Sometimes when I think of all the things I want our daughter to learn by the time she hits adulthood (in four short years) it can get overwhelming. How do I know if I’m doing enough? Too much? Perhaps not the right thing? Ultimately, it comes to prayer, surrender, and trust. Each day, as I lay our daughter in God’s hands, asking Him to speak to my heart, to guide me as I seek to guide our daughter, I commit to following His will, no matter where that leads.
This hasn’t always been easy. In fact, there’s been times when it’s been very painful. Our family has been through many difficulties. I’m sure you all could say the same. As a mom, how I wish I could shelter our daughter from every struggle…but without adversity, what kind of adult would she grow to be?
Here’s the thing. Our sinful nature centers around ourselves and our children. Now, please don’t misunderstand me. I am in no way advocating parental apathy or callous. God is a God of love and mercy and if we are truly followers of Christ, our actions will be dominated by love.
But…God came not to be served, but instead, to serve and to give His life as ransom for many. As parents, our first goal is not to raise up the next CEO or billionaire. Our goal is to train fully devoted followers of Christ. A daunting task at times, especially when those teen years hit and you’ve gotta grit your teeth and hand off the baton.
The cool thing is, God’s got it covered. He’s responsible for training, raising, guiding and equipping your child. You’re responsible for one thing: obedience. And if you are continually following God’s leading in surrendered obedience, when your child rebels, they aren’t rebelling against you. They’re rebelling against God.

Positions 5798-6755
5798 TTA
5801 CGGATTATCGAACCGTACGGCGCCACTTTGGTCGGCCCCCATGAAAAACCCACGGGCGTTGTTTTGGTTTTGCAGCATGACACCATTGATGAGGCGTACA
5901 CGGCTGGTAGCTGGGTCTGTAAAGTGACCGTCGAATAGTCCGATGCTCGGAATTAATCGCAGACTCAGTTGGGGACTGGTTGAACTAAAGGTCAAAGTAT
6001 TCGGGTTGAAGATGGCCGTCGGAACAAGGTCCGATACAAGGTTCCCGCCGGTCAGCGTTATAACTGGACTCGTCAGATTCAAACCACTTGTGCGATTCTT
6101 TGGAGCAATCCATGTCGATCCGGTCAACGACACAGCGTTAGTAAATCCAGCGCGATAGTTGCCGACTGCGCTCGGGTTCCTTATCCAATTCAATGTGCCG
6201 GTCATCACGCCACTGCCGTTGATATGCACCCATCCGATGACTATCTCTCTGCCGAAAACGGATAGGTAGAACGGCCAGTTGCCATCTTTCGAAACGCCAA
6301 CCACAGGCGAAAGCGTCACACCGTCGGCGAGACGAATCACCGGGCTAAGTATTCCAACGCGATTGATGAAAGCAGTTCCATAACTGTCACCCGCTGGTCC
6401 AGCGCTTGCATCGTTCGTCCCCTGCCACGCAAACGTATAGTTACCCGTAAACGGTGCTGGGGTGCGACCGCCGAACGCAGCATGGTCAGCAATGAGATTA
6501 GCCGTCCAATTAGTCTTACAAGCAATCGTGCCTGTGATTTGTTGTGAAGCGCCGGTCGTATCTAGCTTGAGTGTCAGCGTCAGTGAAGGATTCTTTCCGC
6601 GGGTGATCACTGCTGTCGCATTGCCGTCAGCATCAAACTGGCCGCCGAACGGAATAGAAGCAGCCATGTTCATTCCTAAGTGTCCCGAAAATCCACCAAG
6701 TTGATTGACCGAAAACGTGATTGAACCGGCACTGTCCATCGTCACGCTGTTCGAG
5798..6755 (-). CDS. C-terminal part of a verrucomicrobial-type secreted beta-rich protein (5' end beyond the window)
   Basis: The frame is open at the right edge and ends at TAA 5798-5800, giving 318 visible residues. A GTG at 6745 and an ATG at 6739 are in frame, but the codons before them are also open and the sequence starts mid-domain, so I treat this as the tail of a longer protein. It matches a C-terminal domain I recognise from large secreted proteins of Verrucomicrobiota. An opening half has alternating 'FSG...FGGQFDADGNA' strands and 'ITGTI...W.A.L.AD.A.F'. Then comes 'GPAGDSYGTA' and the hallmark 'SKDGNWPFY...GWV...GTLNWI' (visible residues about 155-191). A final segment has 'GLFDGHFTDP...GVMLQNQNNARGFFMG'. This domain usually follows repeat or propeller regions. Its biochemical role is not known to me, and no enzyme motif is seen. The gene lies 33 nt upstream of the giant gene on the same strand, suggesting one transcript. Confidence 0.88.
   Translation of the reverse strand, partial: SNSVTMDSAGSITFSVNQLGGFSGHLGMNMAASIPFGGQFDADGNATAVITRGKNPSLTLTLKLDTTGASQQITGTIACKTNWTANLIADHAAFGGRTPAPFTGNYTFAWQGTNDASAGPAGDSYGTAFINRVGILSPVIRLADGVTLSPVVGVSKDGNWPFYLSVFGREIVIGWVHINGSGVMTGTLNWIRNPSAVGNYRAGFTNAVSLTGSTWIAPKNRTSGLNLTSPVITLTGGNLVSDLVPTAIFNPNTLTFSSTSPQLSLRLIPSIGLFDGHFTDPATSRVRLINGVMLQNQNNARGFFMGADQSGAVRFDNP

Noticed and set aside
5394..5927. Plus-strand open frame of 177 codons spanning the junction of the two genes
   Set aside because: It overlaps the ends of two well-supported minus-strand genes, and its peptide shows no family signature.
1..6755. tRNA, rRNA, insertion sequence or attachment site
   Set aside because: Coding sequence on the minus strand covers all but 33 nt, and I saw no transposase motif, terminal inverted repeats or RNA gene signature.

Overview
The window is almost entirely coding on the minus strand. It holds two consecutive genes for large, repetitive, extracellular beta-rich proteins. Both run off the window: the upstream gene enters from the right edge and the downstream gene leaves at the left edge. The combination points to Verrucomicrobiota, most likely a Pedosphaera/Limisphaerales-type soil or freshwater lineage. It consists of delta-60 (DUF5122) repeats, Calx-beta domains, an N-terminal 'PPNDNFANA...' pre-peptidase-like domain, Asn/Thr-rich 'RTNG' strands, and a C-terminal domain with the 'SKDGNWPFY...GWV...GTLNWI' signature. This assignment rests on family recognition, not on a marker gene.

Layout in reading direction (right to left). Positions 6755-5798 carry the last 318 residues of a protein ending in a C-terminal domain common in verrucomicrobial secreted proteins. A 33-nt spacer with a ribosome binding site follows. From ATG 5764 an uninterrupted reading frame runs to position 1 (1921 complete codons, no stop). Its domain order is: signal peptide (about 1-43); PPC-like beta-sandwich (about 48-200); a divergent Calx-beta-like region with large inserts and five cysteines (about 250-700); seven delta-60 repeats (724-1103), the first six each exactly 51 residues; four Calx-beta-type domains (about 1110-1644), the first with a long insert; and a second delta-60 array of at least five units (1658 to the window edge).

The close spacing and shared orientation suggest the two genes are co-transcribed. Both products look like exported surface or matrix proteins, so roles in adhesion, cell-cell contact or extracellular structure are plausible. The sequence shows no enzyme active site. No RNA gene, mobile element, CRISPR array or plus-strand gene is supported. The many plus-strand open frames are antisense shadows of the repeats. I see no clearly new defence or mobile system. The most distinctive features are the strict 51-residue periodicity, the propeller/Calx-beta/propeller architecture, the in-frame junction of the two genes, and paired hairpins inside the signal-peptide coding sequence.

It’s important that you convey that. And it’s important that you live that. Meaning, bring it back to the Scriptural level and choose your battles very carefully. If God’s Word doesn’t take a clear stand on an issue, maybe you shouldn’t either. But when God gives a clear command, instruct it with diligence, taking care to explain why. You want your child to be respectful not because it makes you happy, but because God commands it and because your child’s behavior has an impact on their witness.
Otherwise the issue, whatever it is, becomes about you and your child. And since most parents know absolutely nothing until their child hits about 30, that’s a losing battle. A subjective battle. It comes down to one person’s opinion vs. another.
But…step out of the ring and point your child back to God…now that’s a different story.
They still may rebel, but again, when they do, they’re rebelling against God, not you.
And consider throwing most of the other battles away. Here’s an example. About three years ago our daughter came to us and asked to get her ears pierced. I really struggled with this, primarily because I am very opposed to the whole appearance-oriented thing. We want our daughter to focus more on her inner qualities than her outward…and perhaps I went a bit overboard.
So how did our daughter convince us of her position? She respectfully pointed out that there wasn’t anything in the Bible that said she shouldn’t. After listening, I realized she was right. So, I stepped off my battle mound and took her to the mall.
What battles are you facing today? What does the Bible have to say about them? And how might the interactions with your child change if you brought everything back to the Scriptural level, explaining not how you feel about the issue, but instead, what God says?
And before you go, hop on over to Reflections to find out how to curb the “its-all-about-mes” in your child.